Yemeni militia: Who are the Houthis are?


The war in Yemen is often described as a proxy war between Saudi Arabia and the Iranian-backed Houthi rebels. But the Yemeni militia is more than just a stooge of Tehran.

The most significant opposition to the Houthi movement is a US-supported and Saudi-Arabia-led coalition, which will see the Houthi rebels as a proxy of Iran. But that is only half the truth.

The Houthi movement has its origin in the Northern province of Saada in Yemen, on the border with Saudi Arabia. Already in the year 2004, the militia challenged the then-Yemeni President Ali Abdullah Saleh. Since then, the influence of the Houthi rebels continued to grow, up to the year 2014, the militia had occupied large parts of the North and the capital, Sanaa.

The influence of Iran

The Western allies of Saudi Arabia accuse Iran, the Houthi rebels directly support financially, guide and arm – an allegation the Huthis have already repeatedly rejected.

Tehran supported, in his Remarks, the Huthi movement. Experts also indicate that Iranian technology, including drones, will be used in the event of attacks on the Houthi rebels. From various sources it is apparent that missiles and smaller arms to come through the Oman into the country, where the evidence is sketchy.

Anyway, it is difficult to find evidence for the involvement with Iran. A panel of experts from the United Nations has stated that the Houthis from Tehran have been supplied with fuel, in order to give their movement more impetus, however, could be demonstrated neither a direct financial or a military connection. Peter Salisbury, an expert at the non-governmental organization International Crisis Group told DW: “is Iran really the Houthi rebels immediately, so they have managed at least to create a minimum level of uncertainty about it.”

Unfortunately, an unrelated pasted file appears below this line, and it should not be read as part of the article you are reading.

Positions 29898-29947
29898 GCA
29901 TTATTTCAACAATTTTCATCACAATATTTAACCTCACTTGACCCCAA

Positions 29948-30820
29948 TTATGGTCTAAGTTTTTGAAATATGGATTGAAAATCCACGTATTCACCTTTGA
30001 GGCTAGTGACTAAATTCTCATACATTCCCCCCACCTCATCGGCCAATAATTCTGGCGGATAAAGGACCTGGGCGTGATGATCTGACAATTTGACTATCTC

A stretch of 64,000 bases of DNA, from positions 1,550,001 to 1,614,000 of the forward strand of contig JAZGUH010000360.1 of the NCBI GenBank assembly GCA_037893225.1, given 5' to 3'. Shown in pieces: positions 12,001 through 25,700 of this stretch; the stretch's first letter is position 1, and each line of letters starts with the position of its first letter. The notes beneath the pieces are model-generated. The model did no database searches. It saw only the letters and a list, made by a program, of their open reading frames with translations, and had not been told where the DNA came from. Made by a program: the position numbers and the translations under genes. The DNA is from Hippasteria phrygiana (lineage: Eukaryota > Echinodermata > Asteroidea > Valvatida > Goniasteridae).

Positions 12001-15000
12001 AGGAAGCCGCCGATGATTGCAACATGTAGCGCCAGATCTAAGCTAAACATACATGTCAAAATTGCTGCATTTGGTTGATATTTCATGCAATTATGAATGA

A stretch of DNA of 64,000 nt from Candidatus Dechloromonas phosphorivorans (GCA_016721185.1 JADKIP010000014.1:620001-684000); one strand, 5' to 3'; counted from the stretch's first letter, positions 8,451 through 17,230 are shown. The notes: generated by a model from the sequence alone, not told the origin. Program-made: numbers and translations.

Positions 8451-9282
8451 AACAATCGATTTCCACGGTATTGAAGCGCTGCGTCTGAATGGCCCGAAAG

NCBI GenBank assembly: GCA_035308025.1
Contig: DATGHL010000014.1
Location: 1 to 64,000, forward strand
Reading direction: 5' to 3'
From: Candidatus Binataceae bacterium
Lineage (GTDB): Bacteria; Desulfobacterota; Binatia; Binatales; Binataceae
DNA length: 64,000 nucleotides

The possibilities of the military

The military Huthi movement, which has given itself the name of “Ansar Allah”, consists of a mixture of different troops. About 60 percent are leaking fighters in the Yemeni army, which served the former President Saleh.

A recently published report by Renad Mansour and Peter Salisbury is of a troop strength of between 180.000 and 200.000 armed fighters. They have routes with access to various weapons, such as tanks, technical vehicles, anti-tank guided missiles and long-range ballistic missiles. The Houthi rebels say that many of the weapons come from their conquest to the year 2014. The Houthi movement does not have the financial and military resources of their Saudi neighbors. However, the militia has proven what she’s capable of: controlling a third of the Yemeni territory, including the population-rich cities – and they have even managed to Saudi to break boundaries.

How was that possible?

The origins of the Huthi movement in the 1980s. In the North of Yemen, an Alliance of forces, belonging to the Zaydismus, a moderate Form of the Schiitentums integrally formed. You should form a counter-movement to the spread of Salafism. The Zaydismus is in his Beliefs closer to the Sunnis than the Shiites, especially in Iran, Iraq and Lebanon predominantly. Not all the followers of the Zaydismus are part of the Houthi movement.

A further mainspring of the movement, the perception was that President Saleh disadvantaged the North economically.

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In the year 2000, the group formed a militia and was involved in between 2004 and 2010 in six wars against the then-President Saleh until the latter was deposed by the Arab spring of 2011. Two years in which a National dialogue took place followed, until the Houthi rebels, the Saudi Arabia supported the new President, Abed Rabbo Mansour Hadi, extruded and Sanaa revenues. You Saleh sought to the shoulder-to-shoulder with their former rivals, which they were for Saudi Arabia and the United Arab Emirates is a threat. The response was a ground and air war against the Houthi militia.

The Huthi movement has a strong anti-imperialist characteristics, resulting in a dislike for Israel, the United States and Saudi Arabia exists. Although there are efforts, areas in Saudi to take Arabia, limited, a large part of the activities of the militia in Yemen. Salisbury believes that the ideology of Houthi militia is more likely to play a subordinate role: “If the Houthis power-up in regional conflicts, it is about political alliances and strategic interests.”